TAMPA, Fla. -- Gary Sanchez could be the American League Rookie of the Year because he has been the best player in baseball over a six-week period. On Tuesday, he broke the New York Yankees' five-game losing streak by lashing another go-ahead three-run homer.
Anyone who has been around the Yankees since Sanchez arrived on Aug. 3 has witnessed firsthand not a flash in the pan but a talent who could perennially be an All-Star.
You don't believe us? Let Mark Teixeira, who has seen a lot in his 14 years in the big leagues, describe Sanchez's 17 homers.
"There are plenty of words -- amazing, incredible, impressive," Teixeira said after he, too, homered in the Yankees' 5-3 win over the Tampa Bay Rays. "He's carried us. We are not even close to talking about a playoff berth if Gary doesn't come up and do what he has done."
The numbers do not lie. His 17 homers tie the Boston Braves' Wally Berger in 1930 for the most in the first 44 games of a career. Sanchez has homered in three consecutive games, which is the second time in a month he has done that. His next homer will match Alfonso Soriano's 18 rookie homers as a Yankee in 2001. Soriano used 574 at-bats, while Sanchez has had 162.
Memo to managers: Pitch to Sanchez at your own risk.
Rays manager Kevin Cash could have taken the bat out of Sanchez's hands in the seventh inning on Tuesday. With two outs and men on second and third, Cash could have had his pitcher, Brad Boxberger, intentionally walk Sanchez to load the bases for Billy Butler. The game was tied at 2. Rays pitching coach Jim Hickey discussed the options with Boxberger.
Boxberger said, "The matchup was better against Butler, but he left it up to me and I wanted Sanchez."
Boxberger reasoned that if Cash wanted to "100 percent" walk Sanchez, the manager would have made the call. Cash said he thought Yankees manager Joe Girardi would have used Brian McCann to pinch hit for Butler against the righty. That potential matchup seems like it would have been a better option in real time and in hindsight.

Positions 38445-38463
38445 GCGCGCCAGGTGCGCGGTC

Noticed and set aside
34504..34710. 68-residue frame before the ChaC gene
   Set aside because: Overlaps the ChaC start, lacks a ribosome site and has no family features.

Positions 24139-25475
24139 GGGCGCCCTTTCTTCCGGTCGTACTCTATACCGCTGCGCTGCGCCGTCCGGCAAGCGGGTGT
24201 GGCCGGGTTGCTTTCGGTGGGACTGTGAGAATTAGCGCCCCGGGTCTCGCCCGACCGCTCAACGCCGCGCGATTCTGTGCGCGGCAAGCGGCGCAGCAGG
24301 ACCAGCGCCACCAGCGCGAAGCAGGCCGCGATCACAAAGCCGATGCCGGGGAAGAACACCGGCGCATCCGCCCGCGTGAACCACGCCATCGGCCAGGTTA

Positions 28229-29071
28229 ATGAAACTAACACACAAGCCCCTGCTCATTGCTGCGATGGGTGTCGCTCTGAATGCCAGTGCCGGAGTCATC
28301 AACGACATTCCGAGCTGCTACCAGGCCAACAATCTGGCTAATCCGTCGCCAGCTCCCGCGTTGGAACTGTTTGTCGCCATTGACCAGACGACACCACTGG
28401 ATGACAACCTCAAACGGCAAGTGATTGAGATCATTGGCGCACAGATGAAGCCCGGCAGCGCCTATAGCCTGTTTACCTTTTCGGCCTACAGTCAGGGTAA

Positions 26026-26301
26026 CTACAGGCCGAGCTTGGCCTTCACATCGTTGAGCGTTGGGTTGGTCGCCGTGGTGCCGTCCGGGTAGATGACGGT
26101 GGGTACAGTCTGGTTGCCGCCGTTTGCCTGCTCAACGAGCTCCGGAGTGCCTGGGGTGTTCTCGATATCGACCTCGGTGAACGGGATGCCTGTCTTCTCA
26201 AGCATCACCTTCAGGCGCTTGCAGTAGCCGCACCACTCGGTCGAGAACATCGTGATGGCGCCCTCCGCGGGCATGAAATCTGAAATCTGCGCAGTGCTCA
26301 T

Sanchez went up there looking fastball, but Boxberger tried to outfox him.
"First-pitch slider against me is probably not in the scouting report too much," Boxberger said. "So what he did was pretty impressive."
Sanchez adjusted to the pitch and crushed it, giving the Yankees the lead and maybe knocking some sense into the Rays' future plans.
"They'll probably walk him next time, I would think," Butler said.
Sanchez must be considered for Rookie of the Year, even if he will play only around a third of the season. The Tigers' Michael Fulmer is 10-7 with a 3.03 ERA in 24 starts, while Indians center fielder Tyler Naquin has a .302 average, 14 homers, 42 RBIs, and a .911 OPS in 106 games. Sanchez has a .327 average, 17 homers, 33 RBIs, and a 1.109 OPS in 42 games. Plus, Sanchez catches -- and is doing so at an extremely high level, as evidenced by Michael Pineda's 5 1/3 innings of two-run ball, which was aided by Sanchez's game-calling.
"You can talk about the three-run homer, but I thought he did a fabulous job with Michael tonight," Girardi said.
Sanchez's catching is the subtle part of his game -- well, when he is not throwing out potential base stealers from his knees -- but it's his bat that is making his at-bats ones you make sure you see.
"That's the fun thing about power hitters," Teixeira said. "When you are on a streak like that, you can carry a team for a month, and he has done that."
As for Sanchez, he won't think about Rookie of the Year honors, as he still thinks the Yankees -- 3 1/2 games back in the AL wild-card race -- have a chance with 12 games remaining.
"My focus is to win ballgames," Sanchez said.
That is for now. Later, it could be the Rookie of the Year.